Since I posted about environmental hazards I’ve began searching for safer, less chemically filled cosmetics for myself and da family. As stupid as it may sound, it had never even occurred to me that this was a really important aspect to your health and exposure, since 1-your skin is a very large surface to absorb chemicals, 2-just think in terms of sheer volume: I’ve been using make-up and skincare products almost every day and night for twenty years, and 3-what you put on your head may matter more than anywhere else due to the sheer number of veins and capillaries that can be found in your head (something we discovered not without some panic recently, when LP fell on his head and his tiny cut started bleeding like crazy). Thanks to blogger Marya who gave me the link to the Skin Deep Cosmetics Safety Database, which I used to have bookmarked but had lost.
And ohhhh… It’s really easy to get lost/discouraged/confused… A few principles I ended up stumbling upon: the main things to avoid are phthalates, which are thought to be endocrine disruptors, as well as parabens, which are widely used as preservatives and controversial (the industry says they’re safe, some say they could be carcinogenic). I’m not saying this to cry wolf and scare anyone, and I haven’t decided to join the Amish. I just want to use the precautionary stance, for one, and also this has become part of my more general process of questioning and rethinking what we eat and how we live.
Bad news for me, the sucker for all things nicely scented: artificial fragrances usually go hand in hand with parabens, and are usually associated with higher toxicity (oi!). Simpler products such as body lotions or moisturizers are usually less toxic than products with more complex or specific purposes, such as acne treatment, anti-aging, or sun protection. And also, many more products than I first thought about should be evaluated for toxicity, including the lip balm I apply compulsively all day long, antiperspirant, saline solution for contacts, toothpaste…
The Skin Deep database (which is quite comprehensive and hence a little confusing and even intimidating sometimes), rates the toxicity of products from 0 (no concern) to 10 (very high hazard). Each product is precisely labeled, sometimes even by skin type, formulation, and specific fragrance or color, so you almost need to have the product on hand in order to be sure that you’re looking at the correct one. In terms of science, it seems pretty thorough, with each ingredient listed as well as its related health/environmental concern, if any.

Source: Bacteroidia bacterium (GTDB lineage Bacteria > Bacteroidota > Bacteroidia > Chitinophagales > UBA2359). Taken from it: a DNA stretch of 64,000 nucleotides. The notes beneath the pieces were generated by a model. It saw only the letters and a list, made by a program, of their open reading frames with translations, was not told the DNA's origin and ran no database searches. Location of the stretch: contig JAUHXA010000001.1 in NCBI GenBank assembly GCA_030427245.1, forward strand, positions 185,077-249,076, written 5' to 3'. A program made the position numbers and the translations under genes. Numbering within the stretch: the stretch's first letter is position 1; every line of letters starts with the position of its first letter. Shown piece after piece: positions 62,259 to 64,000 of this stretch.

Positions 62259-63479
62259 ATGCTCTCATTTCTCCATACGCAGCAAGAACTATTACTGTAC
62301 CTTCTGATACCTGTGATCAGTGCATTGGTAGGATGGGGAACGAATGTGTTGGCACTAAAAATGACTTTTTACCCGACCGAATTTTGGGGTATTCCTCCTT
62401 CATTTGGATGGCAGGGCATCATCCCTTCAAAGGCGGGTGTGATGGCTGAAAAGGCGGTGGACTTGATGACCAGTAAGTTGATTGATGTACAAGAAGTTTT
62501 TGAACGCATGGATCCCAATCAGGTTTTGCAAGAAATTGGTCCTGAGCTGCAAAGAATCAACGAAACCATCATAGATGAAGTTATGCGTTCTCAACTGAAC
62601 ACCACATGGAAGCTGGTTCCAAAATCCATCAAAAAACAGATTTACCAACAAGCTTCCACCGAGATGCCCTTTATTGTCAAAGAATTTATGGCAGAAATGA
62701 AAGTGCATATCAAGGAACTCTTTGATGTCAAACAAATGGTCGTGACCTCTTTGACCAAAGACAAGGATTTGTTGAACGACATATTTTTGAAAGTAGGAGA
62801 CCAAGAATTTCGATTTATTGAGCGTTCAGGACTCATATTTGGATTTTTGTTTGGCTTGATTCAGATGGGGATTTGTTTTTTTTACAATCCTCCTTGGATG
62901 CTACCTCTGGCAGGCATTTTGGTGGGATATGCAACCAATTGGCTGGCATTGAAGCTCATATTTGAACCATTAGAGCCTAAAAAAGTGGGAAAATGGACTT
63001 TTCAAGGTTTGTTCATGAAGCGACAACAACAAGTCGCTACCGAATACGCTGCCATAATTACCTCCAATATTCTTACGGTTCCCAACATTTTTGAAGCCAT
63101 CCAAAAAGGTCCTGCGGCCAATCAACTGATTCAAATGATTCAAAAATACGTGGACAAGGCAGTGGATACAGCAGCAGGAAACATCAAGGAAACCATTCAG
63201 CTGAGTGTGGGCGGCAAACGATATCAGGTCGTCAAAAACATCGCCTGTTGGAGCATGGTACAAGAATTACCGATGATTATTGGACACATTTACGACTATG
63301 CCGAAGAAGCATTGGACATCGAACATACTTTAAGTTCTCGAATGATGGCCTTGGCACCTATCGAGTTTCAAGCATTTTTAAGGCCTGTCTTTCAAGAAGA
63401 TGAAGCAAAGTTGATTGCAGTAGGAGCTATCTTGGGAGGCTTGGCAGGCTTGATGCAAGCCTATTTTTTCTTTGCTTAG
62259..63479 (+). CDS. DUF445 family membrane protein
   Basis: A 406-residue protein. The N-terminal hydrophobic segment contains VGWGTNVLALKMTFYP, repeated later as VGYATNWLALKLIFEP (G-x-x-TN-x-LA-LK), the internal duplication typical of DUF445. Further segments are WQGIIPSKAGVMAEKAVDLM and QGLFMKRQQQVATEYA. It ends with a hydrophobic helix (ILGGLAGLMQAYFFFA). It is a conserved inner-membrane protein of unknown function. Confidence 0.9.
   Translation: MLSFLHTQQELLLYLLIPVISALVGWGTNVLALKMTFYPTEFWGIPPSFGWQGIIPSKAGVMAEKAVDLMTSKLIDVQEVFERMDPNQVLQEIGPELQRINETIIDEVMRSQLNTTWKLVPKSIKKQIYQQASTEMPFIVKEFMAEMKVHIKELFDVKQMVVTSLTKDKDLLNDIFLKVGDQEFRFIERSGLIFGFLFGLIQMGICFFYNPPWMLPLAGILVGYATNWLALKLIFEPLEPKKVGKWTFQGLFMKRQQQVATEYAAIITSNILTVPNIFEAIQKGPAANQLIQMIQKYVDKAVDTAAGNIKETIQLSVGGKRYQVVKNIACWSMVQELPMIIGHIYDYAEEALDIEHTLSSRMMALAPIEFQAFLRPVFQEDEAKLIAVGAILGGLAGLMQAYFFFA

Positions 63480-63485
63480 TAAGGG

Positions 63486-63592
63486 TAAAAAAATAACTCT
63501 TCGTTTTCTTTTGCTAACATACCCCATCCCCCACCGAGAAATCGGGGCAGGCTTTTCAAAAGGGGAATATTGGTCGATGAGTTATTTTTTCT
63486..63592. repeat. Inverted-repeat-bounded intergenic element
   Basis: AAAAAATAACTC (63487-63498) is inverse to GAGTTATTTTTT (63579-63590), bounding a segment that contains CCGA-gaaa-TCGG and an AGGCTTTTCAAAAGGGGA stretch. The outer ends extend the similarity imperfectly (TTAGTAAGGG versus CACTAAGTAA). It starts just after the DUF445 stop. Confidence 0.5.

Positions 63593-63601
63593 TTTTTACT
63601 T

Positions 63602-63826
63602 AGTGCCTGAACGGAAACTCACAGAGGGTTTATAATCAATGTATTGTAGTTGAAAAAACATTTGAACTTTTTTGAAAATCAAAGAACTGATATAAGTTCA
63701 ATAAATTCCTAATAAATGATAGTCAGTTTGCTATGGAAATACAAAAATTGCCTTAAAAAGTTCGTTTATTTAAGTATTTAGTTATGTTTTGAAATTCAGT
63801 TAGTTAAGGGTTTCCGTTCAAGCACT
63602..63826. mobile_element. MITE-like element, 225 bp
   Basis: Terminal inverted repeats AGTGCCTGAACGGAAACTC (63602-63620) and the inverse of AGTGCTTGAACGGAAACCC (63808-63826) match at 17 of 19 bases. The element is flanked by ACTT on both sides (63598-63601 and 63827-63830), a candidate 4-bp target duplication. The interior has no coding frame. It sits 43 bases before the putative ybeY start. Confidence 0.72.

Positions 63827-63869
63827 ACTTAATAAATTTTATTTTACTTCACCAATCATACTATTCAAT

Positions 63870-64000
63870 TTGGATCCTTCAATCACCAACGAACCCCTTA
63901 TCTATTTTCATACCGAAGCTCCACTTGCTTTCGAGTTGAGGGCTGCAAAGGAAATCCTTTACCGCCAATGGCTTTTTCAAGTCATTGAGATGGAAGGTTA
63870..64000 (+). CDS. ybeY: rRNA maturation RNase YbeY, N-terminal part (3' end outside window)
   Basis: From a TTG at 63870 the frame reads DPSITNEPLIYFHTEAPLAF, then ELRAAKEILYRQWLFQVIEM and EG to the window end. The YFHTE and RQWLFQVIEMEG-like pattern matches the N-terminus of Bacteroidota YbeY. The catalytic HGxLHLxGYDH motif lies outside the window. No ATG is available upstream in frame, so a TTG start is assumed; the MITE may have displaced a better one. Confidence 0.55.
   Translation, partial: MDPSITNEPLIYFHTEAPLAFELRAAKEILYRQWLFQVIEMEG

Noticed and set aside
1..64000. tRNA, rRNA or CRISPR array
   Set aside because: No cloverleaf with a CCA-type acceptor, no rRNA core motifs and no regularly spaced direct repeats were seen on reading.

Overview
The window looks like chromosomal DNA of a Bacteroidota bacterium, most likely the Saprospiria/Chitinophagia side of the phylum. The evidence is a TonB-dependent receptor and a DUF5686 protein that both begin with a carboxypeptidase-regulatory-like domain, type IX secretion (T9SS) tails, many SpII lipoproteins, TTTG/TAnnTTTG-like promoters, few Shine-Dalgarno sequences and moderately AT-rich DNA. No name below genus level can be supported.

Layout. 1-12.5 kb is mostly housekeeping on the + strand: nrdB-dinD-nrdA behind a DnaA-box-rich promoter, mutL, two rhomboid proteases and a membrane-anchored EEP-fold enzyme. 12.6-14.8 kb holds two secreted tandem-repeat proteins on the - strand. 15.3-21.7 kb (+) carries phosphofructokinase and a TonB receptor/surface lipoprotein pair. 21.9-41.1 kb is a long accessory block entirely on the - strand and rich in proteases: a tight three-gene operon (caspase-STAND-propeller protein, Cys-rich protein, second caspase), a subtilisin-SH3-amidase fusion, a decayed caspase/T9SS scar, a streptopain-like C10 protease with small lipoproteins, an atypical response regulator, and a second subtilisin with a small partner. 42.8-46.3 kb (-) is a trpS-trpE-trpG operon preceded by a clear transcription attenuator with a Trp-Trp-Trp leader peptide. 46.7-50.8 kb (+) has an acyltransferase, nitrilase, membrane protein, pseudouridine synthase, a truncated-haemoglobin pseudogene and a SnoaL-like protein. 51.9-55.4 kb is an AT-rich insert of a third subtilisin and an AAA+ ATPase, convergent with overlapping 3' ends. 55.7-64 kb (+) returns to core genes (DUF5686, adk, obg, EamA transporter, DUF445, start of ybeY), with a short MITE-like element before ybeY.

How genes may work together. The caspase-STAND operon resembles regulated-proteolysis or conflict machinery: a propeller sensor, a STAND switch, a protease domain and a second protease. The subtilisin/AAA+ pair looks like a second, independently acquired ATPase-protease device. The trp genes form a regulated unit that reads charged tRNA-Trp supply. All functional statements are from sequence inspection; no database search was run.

In terms of skincare/make-up routine, I’ve been using products from Clinique for about ten years. I expected the worst when I looked them up, but probably because they’re unscented, they were generally ranking on the “moderate hazard” range… A lot of their products I use daily, like the facial soap (3), cleanser (3), and eye make-up remover (4), have overall acceptable scores, and so I will probably keep them (for now, at least).
One aspect that appalled me was the toxicity of bath/shower products, especially the ones we used for LP… While the overall highest score for baby/childcare is 7, I found that two of the products I’ve been using ( L’Oreal Kids and Gerber Grins and Giggles), both 6, were among the most toxic! In fact, a lot of widespread brands with a “clean and gentle” image, including Aveeno and (expensive, renowned French brand) Mustela ranked extremely poorly!
Exactly like it is for organic/natural food, I know this transition will not be easy… For instance, I tried looking up brands that I perceived to be more natural, like Aveda, Origins, and Kiehl’s, but they had very similar results than Clinique's… I ended up finding an interesting selection of products at my local Loblaws (a supermarket), which I find a little ironic, but all the better. For LP especially, we found a lavender body wash (Earth’s Best Organics, 3) and an orange oil shampoo (Kiss my Face Kids, 2) that make easy replacements without sacrificing the scents I like. We’re still largely on a trial and error basis though, since I was a little pis*ed off to realize that the expensive Nature’s Gate Organic Blends shampoo I got still ranked at 6, which does not make it any better than the methylparaben-containing Garnier Fructis one M likes… Good lesson there: organic ingredients can apparently coexist with chemicals; get to know your stuff!
It seems next to impossible to fully eliminate artificial, potentially harmful chemicals in what goes onto your skin… I plan to continue searching and prioritizing: it probably matters less, for instance, if my eye liner or blush rank higher than say, my foundation or night cream. Still, everyday, there are a lot of better choices you can make, even among the range of mass-distributed products. Here are some comparisons which I believe are no-brainers:
Sunscreen (kids): California Baby (2), versus Coppertone Water Babies (6)
Sunscreen (adults): Ombrelle (4), versus Nivea Visage (8)
Antiperspirant: Secret Platinum (unscented) (2), versus Dove Invisible Solid (powder scent) (8)
Hand lotion: Neutrogena (3), versus Vaseline Intensive Care (10!)
Saline solution: Opti-Free (1), versus Bausch & Lomb (4)
Mascara: L’Oreal Voluminous (3), versus Cover Girl Professional (8*)
Nail Polish: L’Oreal Pro Manicure (2), versus Maybelline Express Finish (7*)
At-home hair-dyeing kits: Nice & Easy (2), versus Herbal Essence (10!*)
*this rating can vary slightly from color to color.